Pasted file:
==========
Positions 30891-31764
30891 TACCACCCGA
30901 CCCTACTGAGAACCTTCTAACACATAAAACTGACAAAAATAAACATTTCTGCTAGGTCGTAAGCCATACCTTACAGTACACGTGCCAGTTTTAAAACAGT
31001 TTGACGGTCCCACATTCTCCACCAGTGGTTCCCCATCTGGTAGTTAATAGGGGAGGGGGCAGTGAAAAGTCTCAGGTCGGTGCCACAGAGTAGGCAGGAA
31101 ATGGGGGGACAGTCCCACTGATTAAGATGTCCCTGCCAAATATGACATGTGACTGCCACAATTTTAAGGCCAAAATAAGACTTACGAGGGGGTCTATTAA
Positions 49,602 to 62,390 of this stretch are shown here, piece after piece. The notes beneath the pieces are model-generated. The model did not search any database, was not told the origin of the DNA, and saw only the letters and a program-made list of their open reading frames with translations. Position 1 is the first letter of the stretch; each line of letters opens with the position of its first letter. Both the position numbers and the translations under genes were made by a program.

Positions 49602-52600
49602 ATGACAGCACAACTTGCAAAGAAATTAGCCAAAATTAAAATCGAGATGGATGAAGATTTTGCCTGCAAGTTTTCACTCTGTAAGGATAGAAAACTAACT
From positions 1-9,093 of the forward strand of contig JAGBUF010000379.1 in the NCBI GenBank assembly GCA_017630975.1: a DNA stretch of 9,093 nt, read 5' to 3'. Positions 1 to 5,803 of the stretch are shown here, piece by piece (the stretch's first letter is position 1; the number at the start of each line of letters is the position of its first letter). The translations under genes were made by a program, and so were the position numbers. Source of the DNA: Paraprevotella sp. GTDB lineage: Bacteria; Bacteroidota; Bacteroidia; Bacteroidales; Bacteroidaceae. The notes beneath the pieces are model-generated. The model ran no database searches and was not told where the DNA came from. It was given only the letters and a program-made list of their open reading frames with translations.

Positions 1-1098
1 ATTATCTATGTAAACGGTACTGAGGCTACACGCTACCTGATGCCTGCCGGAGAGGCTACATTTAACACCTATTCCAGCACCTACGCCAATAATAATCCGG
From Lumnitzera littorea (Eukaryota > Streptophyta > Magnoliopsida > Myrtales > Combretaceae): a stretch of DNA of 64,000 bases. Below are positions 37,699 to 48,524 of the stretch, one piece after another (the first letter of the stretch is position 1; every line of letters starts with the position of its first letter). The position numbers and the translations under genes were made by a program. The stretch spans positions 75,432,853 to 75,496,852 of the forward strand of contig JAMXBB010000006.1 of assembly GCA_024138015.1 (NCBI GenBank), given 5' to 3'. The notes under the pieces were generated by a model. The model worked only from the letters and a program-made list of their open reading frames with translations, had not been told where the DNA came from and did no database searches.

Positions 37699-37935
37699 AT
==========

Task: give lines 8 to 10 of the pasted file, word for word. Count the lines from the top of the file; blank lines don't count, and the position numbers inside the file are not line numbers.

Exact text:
49602 ATGACAGCACAACTTGCAAAGAAATTAGCCAAAATTAAAATCGAGATGGATGAAGATTTTGCCTGCAAGTTTTCACTCTGTAAGGATAGAAAACTAACT
From positions 1-9,093 of the forward strand of contig JAGBUF010000379.1 in the NCBI GenBank assembly GCA_017630975.1: a DNA stretch of 9,093 nt, read 5' to 3'. Positions 1 to 5,803 of the stretch are shown here, piece by piece (the stretch's first letter is position 1; the number at the start of each line of letters is the position of its first letter). The translations under genes were made by a program, and so were the position numbers. Source of the DNA: Paraprevotella sp. GTDB lineage: Bacteria; Bacteroidota; Bacteroidia; Bacteroidales; Bacteroidaceae. The notes beneath the pieces are model-generated. The model ran no database searches and was not told where the DNA came from. It was given only the letters and a program-made list of their open reading frames with translations.

Positions 1-1098